37. 37. 9/9/2014 37 500 – General Note Both indicators are undefined, and although there are five subfields, including $6, that can be used for linkage, most cataloguing agencies use only $a. 500 – General Note 500 _$aIncludes index. 500 _$aTranslated from German 500 _$aImprint stamped on verso of t.p. 500 _$aBased on a play which originally appeared in France as ‘Un peu plus tard, un peu plus tôt’. 500 _$aTable of cases: p. xiii-xvi.
  38. 38. 9/9/2014 38 501 – With note Again, the indicators are undefined, and although there are four subfields, including $6, that can be used for linkage, most cataloguing agencies use only $a. 501 – With note 501 _$aWith: Saloobin :$bSagot ni Hen. Emilio Aguinaldo sa mga paratang ng dakilang lumpo /$canotasyon at pagsasalin ni Emmanuel Franco Calairo
  39. 39. 9/9/2014 39 504 – Bibliography note The indicators are undefined, and although other subfields are available, most cataloging agencies use $a. The standard formula for entries in this field are: 504 – Bibliography note 504 _$aBibliography: p.238-239. 504 _$aIncludes bibliographic references. 504 _$aIncludes bibliographies and index. 504 _$aIncludes bibliographic references and index.
  40. 40. 9/9/2014 40 505 – Formatted contents note Many cataloguing agencies use only $a, but use of the other subfields is not uncommon: 505 – Formatted contents note $a – formatted contents note $g – miscellaneous information $r – statement of responsibility $t – title $u – uniform reference identifier $6 – linkage $8 – field link and sequence number
  41. 41. 9/9/2014 41 505 – Formatted contents note Cataloguing agencies using more than $a most commonly use $r and $t, which are repeatable. 505 – Formatted contents note 505 0_$aFire / Vikram Seth -- The island / Mark Haddon 505 01$tFire /$rVikram Seth -- $tThe island /$rMark Haddon
  42. 42. 9/9/2014 42 520 – Summary, etc. 520 is used for abstracts, reviews and summaries, and unlike most notes fields, uses its first indicator to denote the type of content in the field: 520 – Summary, etc. Summary – blank Subject – 0 Review – 1 Scope and content – 2 Abstract – 3 Content advice – 4
  43. 43. 9/9/2014 43 520 – Summary, etc. The beginning cataloguer may need to differentiate between summaries and abstracts, as in these examples: 520 – Summary, etc. 520 _$aProvides contact information about drug… 520 3_$aThe present paper describes a patient who exhibit ‘Alice in Wonderland’ (AIW) syndrome…
  44. 44. 9/9/2014 44 520 – Summary, etc. Review notes is used mainly by specialist research collections, especially where analytical cataloguing of book chapters and journal articles is undertaken: 501 1_$aReview of ‘Ask Alice’ and the issues it raised about teenage drug use 520 – Summary, etc. With RDA’s emphasis on how works relate to each other, we may see an upsurge using 520 1_ notes.
  45. 45. 9/9/2014 45 521 Target audience note The first indicator is used to indicate different levels of audience: General audience note – blank Reading grade level – 0 Interest age level – 1 Interest grade level – 2 Special audience characteristics – 3 Motivation/interest level – 3 521 Target audience note !The second indicator is undefined. Although there are 5 subfields available, most cataloging agencies use only $a.
  46. 46. 9/9/2014 46 521 Target audience note ! Numbered information in subfield $a pertains to the age level at which the item will most likely be of interest. The value is used to generate the display constant Interest age level: 521 1_$a008-012 [The item is of interest to those aged 8-12] 521 Target audience note In practice, may systems cannot deal with this form of coding to generate the note, and so the cataloguers have to enter the note manually: 521 1_$aInterest age level: 8-12.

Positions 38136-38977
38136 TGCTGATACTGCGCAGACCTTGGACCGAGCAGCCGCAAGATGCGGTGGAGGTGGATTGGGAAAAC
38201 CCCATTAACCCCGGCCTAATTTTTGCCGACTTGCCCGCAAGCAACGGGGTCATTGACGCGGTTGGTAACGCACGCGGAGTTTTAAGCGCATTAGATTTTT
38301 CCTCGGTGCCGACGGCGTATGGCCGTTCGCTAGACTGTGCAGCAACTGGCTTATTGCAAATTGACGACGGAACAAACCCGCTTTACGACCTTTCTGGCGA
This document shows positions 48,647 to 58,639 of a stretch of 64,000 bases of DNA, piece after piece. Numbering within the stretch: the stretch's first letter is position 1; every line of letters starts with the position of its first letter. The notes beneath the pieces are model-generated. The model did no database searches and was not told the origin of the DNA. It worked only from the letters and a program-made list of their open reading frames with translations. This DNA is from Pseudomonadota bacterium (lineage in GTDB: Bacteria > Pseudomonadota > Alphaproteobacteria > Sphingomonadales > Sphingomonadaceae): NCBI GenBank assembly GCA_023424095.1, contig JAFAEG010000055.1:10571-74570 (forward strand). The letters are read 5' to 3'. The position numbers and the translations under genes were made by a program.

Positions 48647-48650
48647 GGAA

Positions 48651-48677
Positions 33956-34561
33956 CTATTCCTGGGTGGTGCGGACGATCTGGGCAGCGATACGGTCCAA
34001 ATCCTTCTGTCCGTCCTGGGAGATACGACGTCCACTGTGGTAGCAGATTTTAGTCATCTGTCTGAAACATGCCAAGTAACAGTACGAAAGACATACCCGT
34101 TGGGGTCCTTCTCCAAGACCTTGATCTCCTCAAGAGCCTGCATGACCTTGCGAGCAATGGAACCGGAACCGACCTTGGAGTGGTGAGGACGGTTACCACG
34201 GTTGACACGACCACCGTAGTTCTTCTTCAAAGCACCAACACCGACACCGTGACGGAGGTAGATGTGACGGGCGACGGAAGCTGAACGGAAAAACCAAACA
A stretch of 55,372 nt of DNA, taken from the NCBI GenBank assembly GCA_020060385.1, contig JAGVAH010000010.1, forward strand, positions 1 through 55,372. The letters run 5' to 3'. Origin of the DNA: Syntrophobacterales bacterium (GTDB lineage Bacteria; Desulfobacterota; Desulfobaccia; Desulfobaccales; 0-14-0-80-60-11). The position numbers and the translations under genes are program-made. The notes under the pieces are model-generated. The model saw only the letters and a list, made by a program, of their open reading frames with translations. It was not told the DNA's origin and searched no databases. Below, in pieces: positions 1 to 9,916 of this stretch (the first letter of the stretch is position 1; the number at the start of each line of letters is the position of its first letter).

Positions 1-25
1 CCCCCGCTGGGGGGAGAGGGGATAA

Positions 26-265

47. 47. 9/9/2014 47 521 Target audience note It is not uncommon to see audience notes that veer away from the standardized form of entry: 521 1_$a‘Ages 3-8’ – Front flap of dustjacket. 534 – Original version note The most commonly used subfields are: $p – Introductory phrase $c – Publication of the original $t – title of the original
  48. 48. 9/9/2014 48 534 – Original version note 534 _$pOriginally published:$cLondon : Little, Brown, 1998. 534 _$pOriginally published as:$tEchoes from the macabre,$cLondon : Victor Gollancz, 1976. 561 – Ownership and custodial history The first indicator can be used to indicate the privacy level of the information: No information as to privacy – blank Private information – 0 Not private – 1 The second indicator is undefined.
  49. 49. 9/9/2014 49 561 – Ownership and custodial history Here are some examples of provenance notes: 561 _$aFrom the library of Sotero H. Laurel, bequeathed 2005. 561 _$aInscriptions on title-page verso and several other blank leaves: ‘Lex Libris’. 563 Binding information Information can be as detailed or as general as the library requires: 563 _$aBuckram binding. 563 _$aModern buckram binding; edges red.
  50. 50. 9/9/2014 50 563 Binding information Information can be as detailed or as general as the library requires: 563 _$aBlue cloth binding 563 _$aNavy blue cloth binding, gilt text on upper board and spine, top edge stained blue. 59X – Local notes Local notes are implemented to record information about the local copy that, for whatever reason, cannot be entered into the holdings information
  51. 51. 9/9/2014 51 59X – Local notes 590 _$aTitle-page and first few pages slightly damaged. 590 _$aThe whole volume has suffered some water damage. 590 _$aLacking the 6 advertisement leaves. The Impact of RDA ! In February 2010, Update 11 to MARC21 for Bibliographic Data implemented ! A document entitled RDA in MARC was published on the MARC website at www.loc.gov/marc/RDAinMARC29.html summarizing changes in the following areas:
  52. 52. 9/9/2014 52 The Impact of RDA RDA Content Types RDA Media Types RDA Carrier Types The Impact of RDA New MARC Authority Fields for Name Attributes New MARC Authority and Bibliographic Fields for Work and Expression